15 March 2012

The new RCUK guidelines on open access

The new guidelines from the RCUK reveal a certain amount of dithering over the issue.  First, there is the usual conflation of 'open' access and author-charging, with no suggestion at all of preferring genuinely open journals that do not require authors to pay for the inclusion of their papers, nor any notion that Research Council funds might be used to support 'platinum' open access of the kind practised by Information Research. The fact that we are now in our 17th year of publication ought to be enough evidence that the model can work, and direct subsidy from the research councils would encourage the development of similar journals.

Secondly, there's a lack of consistency over the embargo period, with different councils tolerating different periods of time:

No support for publisher embargoes of longer than six months from the date of publication (12 months for research funded by the Arts and Humanities Research Council (AHRC) and the Economic and Social Research Council (ESRC)).
The fact that, presumably, agreement could not be obtained suggests that the AHRC and the ESRC are in deeper thrall to the publishers than are the science, medicine and technology councils. And the fact is that any embargo period is a contradiction of the Councils' avowed aim of ensuring open access to research findings.  Given the pace of developments, especially in science, a six-month embargo period could mean that researchers in developing countries in particular proceed in research directions that would prove unproductive in the light of research published within that six-month period.

The biggest laugh of all is occasioned by the Council's claim:

Free and open access to publicly-funded research offers significant social and
economic benefits. The Government, in line with its overarching commitment to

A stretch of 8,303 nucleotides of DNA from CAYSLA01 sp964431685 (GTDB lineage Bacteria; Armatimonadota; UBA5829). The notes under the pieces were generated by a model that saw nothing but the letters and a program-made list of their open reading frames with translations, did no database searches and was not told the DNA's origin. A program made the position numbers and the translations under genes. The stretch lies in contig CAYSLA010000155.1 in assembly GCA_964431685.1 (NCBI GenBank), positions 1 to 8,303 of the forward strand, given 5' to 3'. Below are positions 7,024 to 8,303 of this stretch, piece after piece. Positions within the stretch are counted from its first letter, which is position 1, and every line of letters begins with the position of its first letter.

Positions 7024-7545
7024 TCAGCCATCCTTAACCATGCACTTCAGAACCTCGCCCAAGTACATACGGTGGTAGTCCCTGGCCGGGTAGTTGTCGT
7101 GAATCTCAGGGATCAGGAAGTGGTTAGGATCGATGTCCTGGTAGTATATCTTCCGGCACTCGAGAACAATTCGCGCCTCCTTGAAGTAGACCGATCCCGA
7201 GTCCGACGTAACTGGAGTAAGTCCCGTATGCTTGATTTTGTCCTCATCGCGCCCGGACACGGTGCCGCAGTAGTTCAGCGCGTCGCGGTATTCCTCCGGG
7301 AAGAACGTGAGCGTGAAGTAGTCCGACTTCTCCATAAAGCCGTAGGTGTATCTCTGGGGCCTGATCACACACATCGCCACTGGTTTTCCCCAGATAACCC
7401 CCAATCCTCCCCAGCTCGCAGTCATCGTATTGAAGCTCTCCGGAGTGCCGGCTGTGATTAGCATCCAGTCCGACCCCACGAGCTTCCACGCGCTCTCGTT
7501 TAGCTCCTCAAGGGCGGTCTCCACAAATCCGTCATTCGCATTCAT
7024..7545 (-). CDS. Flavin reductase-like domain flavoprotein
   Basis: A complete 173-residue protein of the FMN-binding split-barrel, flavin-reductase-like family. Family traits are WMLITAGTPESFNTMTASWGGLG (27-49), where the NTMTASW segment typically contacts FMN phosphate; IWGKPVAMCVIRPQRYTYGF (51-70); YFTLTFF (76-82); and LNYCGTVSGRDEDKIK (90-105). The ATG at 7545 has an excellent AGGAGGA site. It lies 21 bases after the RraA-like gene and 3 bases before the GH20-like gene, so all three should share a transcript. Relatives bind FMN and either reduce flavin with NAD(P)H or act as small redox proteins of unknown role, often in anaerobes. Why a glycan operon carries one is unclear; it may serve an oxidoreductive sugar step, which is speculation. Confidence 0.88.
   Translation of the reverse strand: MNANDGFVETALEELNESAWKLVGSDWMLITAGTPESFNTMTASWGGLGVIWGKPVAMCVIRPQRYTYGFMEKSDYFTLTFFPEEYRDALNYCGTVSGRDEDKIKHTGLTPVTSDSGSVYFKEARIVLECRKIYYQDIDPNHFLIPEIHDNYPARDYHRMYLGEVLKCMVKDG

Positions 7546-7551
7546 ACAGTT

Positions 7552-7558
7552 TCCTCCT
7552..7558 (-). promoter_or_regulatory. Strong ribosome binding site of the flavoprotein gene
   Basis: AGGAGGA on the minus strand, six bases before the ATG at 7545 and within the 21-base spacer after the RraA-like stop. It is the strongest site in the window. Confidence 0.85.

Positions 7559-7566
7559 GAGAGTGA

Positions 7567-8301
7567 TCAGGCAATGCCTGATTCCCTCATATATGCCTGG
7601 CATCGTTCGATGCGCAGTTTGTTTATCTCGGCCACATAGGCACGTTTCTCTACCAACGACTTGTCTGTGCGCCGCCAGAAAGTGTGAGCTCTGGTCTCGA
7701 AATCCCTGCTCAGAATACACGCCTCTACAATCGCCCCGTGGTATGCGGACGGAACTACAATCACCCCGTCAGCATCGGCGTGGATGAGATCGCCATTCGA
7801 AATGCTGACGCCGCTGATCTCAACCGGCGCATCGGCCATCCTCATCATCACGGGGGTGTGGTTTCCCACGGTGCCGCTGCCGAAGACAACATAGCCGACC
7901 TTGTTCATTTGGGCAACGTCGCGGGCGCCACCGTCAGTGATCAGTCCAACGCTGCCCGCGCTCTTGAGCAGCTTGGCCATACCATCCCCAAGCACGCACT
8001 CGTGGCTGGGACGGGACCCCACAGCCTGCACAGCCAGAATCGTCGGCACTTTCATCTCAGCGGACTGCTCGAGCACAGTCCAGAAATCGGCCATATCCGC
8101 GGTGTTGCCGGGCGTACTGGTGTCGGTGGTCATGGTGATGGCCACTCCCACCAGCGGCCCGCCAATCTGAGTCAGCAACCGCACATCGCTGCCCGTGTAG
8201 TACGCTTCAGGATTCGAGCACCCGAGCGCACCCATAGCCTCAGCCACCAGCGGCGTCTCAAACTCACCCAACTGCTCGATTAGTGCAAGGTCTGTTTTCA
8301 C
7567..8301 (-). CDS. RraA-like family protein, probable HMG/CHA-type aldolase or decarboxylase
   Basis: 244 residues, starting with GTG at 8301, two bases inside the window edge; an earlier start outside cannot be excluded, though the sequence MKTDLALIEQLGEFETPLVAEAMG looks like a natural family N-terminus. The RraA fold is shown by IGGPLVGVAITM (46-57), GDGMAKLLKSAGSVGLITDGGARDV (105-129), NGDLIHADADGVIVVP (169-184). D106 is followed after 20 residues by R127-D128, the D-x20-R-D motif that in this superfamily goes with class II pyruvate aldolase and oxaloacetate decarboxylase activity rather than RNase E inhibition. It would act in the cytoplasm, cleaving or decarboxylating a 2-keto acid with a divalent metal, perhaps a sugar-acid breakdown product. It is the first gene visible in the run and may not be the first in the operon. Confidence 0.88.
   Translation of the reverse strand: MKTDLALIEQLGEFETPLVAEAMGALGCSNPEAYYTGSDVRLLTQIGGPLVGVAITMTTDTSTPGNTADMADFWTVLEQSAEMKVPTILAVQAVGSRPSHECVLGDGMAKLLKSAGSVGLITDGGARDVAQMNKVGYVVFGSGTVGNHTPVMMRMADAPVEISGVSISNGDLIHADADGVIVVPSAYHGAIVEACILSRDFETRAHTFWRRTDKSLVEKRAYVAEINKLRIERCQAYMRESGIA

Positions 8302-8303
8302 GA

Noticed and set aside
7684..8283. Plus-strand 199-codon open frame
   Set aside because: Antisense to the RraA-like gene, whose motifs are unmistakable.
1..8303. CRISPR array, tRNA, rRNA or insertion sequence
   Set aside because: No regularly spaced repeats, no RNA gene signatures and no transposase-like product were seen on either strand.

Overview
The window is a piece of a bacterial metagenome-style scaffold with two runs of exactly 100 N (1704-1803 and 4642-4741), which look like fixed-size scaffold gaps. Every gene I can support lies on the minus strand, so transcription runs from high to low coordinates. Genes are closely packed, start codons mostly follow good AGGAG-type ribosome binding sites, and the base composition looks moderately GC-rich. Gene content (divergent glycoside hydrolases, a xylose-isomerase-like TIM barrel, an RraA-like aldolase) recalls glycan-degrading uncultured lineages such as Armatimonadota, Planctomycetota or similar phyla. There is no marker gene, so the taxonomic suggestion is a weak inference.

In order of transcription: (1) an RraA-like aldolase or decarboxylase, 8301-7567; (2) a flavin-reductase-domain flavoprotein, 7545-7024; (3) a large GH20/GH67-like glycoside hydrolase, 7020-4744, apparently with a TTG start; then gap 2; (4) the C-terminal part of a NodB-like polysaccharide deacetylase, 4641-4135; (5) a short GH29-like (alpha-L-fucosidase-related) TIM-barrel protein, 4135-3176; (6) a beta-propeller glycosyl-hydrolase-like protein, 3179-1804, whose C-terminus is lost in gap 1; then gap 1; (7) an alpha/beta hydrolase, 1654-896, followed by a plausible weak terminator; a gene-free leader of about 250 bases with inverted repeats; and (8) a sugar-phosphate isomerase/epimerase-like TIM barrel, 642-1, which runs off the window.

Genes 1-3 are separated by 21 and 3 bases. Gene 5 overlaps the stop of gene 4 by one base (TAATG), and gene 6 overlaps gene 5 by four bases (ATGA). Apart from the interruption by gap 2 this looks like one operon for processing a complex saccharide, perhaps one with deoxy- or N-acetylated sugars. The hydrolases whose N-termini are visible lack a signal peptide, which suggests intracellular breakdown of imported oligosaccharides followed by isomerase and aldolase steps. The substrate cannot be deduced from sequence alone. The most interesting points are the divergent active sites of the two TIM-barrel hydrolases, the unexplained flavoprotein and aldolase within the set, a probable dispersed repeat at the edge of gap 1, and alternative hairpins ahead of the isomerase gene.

transparency and open data, is committed to ensuring that such research should be
freely accessible.
In fact, as the House of Commons Science and Technology Committee noted in its report, "Free for all"
It is discouraging that the Government  does not yet appear to have given much
consideration to balancing the needs of the research community, the taxpayer and
the commercial sectors for which it has responsibility. (Paragraph 22) 
and the Government of the day ignored the Committee's recommendations and no Government since then has done anything at all to pick up on those recommendations.  This is called "buttering up to the government" - let's not disturb the status quo too much, lads, otherwise our peerages and knighthoods may be at risk. And, as far as governments of all descriptions are concerned, the same applies - let's not disturb business too much, otherwise where will we get our highly paid, non-executive directorships when the electorate turn us out of office?

The lack of real progress towards genuine open publishing - let's forget 'open access' since it allows bodies such as this to fudge the issues - is down to matters such as this - self-interest on the part of both politicians and research council leaders, timidity on the part of university administrators, and fear on the part of the academic community at large.

13 March 2012

An interesting 'infographic'

Readers might find this graphic display of the development of means for organizing information of interest:


01 March 2012

The browser wars

It's quite a while since I posted anything on the browsers used to access Information Research, but my attention was drawn to this by one of counter services I use.  Way back, Internet Explorer had the lion's share, with, if I recall aright, more than 80% of the hits.  Things have changed:

IE - all versions - 39.2%
Firefox - all - 26.2%
Chrome - all - 13.2%
Opera - all - 1.2%

Phone browsers - all - 1.2% (Nokia contributes 0.8%)
Miscellaneous browsers and bots - 16.4%

That leaves 2.6% missing - lost in cyberspace.

If Msoft is no longer quite so dominant in the browser business - a fact largely due at this point to the success of Firefox (although Chrome is beginning to bite), in the operating system world it is a different picture.
Windows (all versions) - 75%
Unknown  -  16%
Mac OSX  -  4.0%
Linux  -  3.4%
Phone OS  -  1.6% (led by Sybian - Nokia - with 0.8%)

There are a couple of interesting things to note here:  Linux is almost as popular as OSX - possibly having to do with the computer-oriented part of the readership of the journal; and the fact that the mobile OS do not figure very largely. Presumably Windows will get a further boost, given the new connection between Nokia and Microsoft, but the iPhone and the iPad appear to be very little used by readers of the readership.  My guess is that the use of IOS - Apple's mobile OS - will grow, given the sales success of various versions of the iPhone and the iPad - but they have a long way to go, even to reach the 3.4% 'market share' of Linux.